Date: May 1973
Creator: Eakin, Charles
Description: This thesis was written to examine Goethe's efforts to emulate the Greeks and write in their spirit. Works most helpful in the study were Humphry Trevelyan's Goethe and the Greeks, Kenry Hatfield's Aesthetic Paganism in German Literature, Eliza Butler's The Tyranny of Greece over Germany, and the works of Goethe which show his relationship with the Greeks.
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Got Silk?: Buying, Selling, and Advertising British Luxury Imports During the Stamp Act Crisis

Got Silk?: Buying, Selling, and Advertising British Luxury Imports During the Stamp Act Crisis

Date: August 2007
Creator: Busse, Michele Conrady
Description: Despite the amount of scholarship on the Stamp Act Crisis, no study has used advertisements as a main source. This study attempts to show that a valuable, objective source has been overlooked, through the quantitative analysis of 5,810 advertisements before, during and after the Stamp Act Crisis from five port cities: Boston, Charleston, Philadelphia, New York, and Portsmouth. The findings reveal the colonists' strong connection to imported British luxury goods, and a lack of interest in American-made goods, especially before and after the boycott. Advertisements also demonstrate that the decision of many merchants to place the needs and expectations of their community before their own personal gain offered a rare economic opportunity for others. The colonists' devotion to imports tested the strength of the boycott, especially among Boston merchants, who continued to advertise imported goods a good deal more than any other city. This lack of dedication to the boycott on the part of the Boston merchants shows disunity among the colonies, at a time when many argue was the first instance of colonial nationalism. Capitalism challenged and undermined a commitment to communal sentiments such as nationalism. Moreover, if Americans did share a sense of nationhood during the Stamp Act ...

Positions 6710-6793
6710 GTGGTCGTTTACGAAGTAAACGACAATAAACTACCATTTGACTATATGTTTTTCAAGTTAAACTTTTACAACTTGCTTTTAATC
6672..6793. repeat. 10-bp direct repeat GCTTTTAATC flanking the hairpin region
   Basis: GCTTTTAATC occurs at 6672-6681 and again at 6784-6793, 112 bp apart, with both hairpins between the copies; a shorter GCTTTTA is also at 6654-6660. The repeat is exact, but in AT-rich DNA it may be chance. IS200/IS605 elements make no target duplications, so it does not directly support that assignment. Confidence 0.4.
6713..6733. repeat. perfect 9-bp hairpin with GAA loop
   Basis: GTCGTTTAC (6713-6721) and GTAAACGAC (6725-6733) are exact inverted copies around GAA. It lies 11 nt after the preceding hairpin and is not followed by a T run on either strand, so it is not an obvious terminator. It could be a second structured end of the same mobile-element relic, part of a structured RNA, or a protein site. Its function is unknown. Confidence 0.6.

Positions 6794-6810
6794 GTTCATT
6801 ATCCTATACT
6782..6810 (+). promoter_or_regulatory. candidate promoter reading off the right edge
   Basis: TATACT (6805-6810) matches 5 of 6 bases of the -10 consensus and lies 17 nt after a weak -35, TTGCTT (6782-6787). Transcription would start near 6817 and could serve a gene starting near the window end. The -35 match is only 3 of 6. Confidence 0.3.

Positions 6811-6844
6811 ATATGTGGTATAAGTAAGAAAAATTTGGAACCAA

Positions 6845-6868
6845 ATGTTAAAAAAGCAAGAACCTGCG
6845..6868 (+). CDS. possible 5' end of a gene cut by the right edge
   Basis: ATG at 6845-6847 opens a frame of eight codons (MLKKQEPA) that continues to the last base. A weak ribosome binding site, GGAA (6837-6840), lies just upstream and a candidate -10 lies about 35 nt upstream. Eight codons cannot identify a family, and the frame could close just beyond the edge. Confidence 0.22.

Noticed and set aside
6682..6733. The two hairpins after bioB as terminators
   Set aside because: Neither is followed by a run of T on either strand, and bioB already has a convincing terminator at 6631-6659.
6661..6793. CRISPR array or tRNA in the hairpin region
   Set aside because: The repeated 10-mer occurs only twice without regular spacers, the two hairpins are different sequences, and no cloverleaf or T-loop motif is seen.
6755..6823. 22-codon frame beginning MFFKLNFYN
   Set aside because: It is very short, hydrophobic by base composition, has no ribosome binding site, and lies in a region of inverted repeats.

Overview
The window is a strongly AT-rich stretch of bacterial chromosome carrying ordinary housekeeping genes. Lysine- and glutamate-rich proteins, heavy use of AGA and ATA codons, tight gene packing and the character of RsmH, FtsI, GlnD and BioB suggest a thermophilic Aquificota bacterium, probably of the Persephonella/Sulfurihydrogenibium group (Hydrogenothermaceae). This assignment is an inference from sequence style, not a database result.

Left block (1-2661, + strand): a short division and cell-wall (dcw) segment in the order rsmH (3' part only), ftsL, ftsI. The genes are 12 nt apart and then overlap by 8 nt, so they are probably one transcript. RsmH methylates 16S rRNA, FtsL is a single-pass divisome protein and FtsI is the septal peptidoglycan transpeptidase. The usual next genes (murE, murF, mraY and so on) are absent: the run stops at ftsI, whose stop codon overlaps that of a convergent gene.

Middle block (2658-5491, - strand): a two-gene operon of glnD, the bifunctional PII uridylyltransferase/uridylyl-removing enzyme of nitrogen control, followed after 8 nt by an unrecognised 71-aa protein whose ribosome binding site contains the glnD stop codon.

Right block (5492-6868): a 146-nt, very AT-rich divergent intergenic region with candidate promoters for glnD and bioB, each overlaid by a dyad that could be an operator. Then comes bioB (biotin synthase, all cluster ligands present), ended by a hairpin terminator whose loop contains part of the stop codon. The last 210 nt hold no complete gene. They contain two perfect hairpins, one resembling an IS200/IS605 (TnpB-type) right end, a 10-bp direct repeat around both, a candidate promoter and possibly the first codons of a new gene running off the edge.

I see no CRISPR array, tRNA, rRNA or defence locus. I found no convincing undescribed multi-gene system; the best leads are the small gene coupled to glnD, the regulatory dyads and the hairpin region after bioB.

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Government Printing Patronage and the Press, 1829-1837

Government Printing Patronage and the Press, 1829-1837

Date: May 1977
Creator: Snapp, Elizabeth M.
Description: National and selected local newspapers, executive and congressional sources from 1829-1837, personal correspondence, and autobiographies are studied to consider the use of public funds for government printing patronage. A limited examination of printing patronage for the years prior to and immediately following the Jackson administration was made for comparative purposes. The printing patronage of various departments of the executive branch, including especially the publication of the laws, and of both houses of Congress are studied, This study shows that congressional printing funds were far more extensive than the executive printing funds, The thesis concludes that during the Jackson administration the press patronage of the executive branch served as a counterbalance to the substantial patronage available from Congress and the Bank to the established presses,